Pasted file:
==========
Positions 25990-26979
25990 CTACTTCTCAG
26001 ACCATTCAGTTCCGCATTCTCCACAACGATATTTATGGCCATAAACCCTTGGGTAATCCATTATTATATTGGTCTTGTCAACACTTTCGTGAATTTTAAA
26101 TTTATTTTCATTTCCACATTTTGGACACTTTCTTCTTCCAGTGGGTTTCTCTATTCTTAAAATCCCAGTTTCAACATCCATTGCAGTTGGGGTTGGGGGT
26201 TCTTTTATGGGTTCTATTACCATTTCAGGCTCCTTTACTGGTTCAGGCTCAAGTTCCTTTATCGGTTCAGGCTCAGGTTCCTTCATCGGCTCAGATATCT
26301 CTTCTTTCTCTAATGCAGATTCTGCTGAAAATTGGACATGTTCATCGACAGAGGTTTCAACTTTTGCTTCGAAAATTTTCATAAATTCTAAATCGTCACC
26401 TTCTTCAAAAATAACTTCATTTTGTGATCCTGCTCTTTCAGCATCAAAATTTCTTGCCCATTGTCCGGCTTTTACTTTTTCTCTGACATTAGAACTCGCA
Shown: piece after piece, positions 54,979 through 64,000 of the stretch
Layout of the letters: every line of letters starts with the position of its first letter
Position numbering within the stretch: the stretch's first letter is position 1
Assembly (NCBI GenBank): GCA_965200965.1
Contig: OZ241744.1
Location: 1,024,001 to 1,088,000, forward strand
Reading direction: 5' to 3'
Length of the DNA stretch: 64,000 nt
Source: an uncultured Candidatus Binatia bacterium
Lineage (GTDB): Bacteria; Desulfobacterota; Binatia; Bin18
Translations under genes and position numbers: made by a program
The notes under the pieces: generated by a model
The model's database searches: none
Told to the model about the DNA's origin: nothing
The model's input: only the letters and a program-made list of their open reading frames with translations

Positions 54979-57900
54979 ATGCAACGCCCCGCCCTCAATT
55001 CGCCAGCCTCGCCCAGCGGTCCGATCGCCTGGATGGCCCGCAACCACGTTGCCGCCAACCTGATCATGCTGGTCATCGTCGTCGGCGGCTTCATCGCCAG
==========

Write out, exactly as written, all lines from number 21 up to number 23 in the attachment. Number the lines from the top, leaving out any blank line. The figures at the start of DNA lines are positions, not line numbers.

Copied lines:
Told to the model about the DNA's origin: nothing
The model's input: only the letters and a program-made list of their open reading frames with translations

Positions 54979-57900